Best of Slow Journalism: The ‘Hidden Homeless’ campaign
The Hackney Gazette’s ‘Hidden Homeless’ campaign demonstrates why local newspapers can benefit from investing in Slow Journalism.
Originally run over five weeks last year, the ‘Hidden Homeless’ campaign featured a series of reports on the 2,700 families without a permanent home in Hackney, London. Led by investigative reporter Emma Youle, the Hackney Gazette’s campaign told the stories of families forced to reside indefinitely in the squalid conditions of ‘temporary’ accommodation due to the lack of social housing in the borough. Through her reporting Youle revealed that the local council pays £35 million in room bills without investing in the permanent housing stock that is so desperately needed.
Youle won the Paul Foot award for investigative and campaigning journalism in recognition for her work, which led to local politicians promising to devote more energy to the issue. However, after being frustrated that the politicians’ promises did not materialise, Youle and her colleagues relaunched the campaign last month.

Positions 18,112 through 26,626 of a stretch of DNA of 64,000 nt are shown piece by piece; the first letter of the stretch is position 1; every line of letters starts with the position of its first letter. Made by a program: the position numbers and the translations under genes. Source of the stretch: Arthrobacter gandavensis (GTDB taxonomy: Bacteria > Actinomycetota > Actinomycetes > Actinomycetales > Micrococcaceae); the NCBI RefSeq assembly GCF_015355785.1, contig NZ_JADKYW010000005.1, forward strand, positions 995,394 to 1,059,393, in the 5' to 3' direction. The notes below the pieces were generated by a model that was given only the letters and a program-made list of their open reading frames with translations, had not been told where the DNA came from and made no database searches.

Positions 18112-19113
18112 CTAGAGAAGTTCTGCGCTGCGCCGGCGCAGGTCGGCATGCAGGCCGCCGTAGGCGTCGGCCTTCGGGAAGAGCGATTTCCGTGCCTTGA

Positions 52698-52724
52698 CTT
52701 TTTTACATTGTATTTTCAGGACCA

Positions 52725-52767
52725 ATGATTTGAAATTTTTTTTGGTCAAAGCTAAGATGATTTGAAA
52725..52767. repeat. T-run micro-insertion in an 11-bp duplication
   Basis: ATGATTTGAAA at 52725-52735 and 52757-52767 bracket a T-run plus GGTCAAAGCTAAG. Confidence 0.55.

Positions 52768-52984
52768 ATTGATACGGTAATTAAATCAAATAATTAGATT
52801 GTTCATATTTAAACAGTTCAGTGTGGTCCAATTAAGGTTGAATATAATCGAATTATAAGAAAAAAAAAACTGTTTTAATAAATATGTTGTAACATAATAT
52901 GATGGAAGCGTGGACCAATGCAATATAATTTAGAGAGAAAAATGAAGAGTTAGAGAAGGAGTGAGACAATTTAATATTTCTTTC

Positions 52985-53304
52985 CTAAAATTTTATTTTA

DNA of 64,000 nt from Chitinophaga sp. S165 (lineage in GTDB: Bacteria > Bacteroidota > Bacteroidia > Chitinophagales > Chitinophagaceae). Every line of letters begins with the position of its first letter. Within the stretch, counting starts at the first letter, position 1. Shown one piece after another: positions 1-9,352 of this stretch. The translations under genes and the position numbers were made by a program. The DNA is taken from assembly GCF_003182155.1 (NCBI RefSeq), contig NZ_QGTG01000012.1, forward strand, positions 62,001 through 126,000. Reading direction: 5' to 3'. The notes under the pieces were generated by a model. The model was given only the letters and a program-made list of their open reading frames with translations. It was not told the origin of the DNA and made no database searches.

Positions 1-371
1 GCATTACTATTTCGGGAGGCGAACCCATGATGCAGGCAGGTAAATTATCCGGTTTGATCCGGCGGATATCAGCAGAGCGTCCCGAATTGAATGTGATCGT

“Since we first reported on the millions of pounds Hackney Council spends on temporary accommodation each year, the borough’s housing list has only grown,” explained the paper’s editor, Ramzy Alwakeel, at the relaunch. “The public purse has been hit by another year of austerity and new rules around borrowing to build council housing merely tinker at the edges of a crisis,” he said.
Since the relaunch of the Hidden Homeless campaign, Youle has been reporting with renewed vigour. She was originally inspired to report on the topic after covering a death in a homeless hostel in 2016, and in March she returned to the subject, highlighting the continued plight of the mentally and physically ill in Hackney. She revealed how one man died in his room after being denied chemotherapy due to his immigration status, while other Hackney residents told her that the living conditions in the temporary accommodation made them suicidal.
The paper’s commitment to the issue of homelessness goes back decades. It recently reprinted a front page from 20th September 1986, which warned that hotel bills for the homeless were costing Hackney Council more than £2 million – enough to build two new housing estates at the time.
With almost 200 local newspapers closing since 2005, it can be hard for publishers to find the resources to commit to investing in long-term reporting projects. The Hidden Homeless campaign shows how a Slow Journalism approach allows local publications to closely examine a story over an extended period, hold local authorities to account when their promises aren’t realised and truly serve their communities.
“Why are we reopening the campaign if so little has changed?” said Alwakeel at the relaunch. “Because, sometimes, the fact that something isn’t new is precisely what makes it news.”
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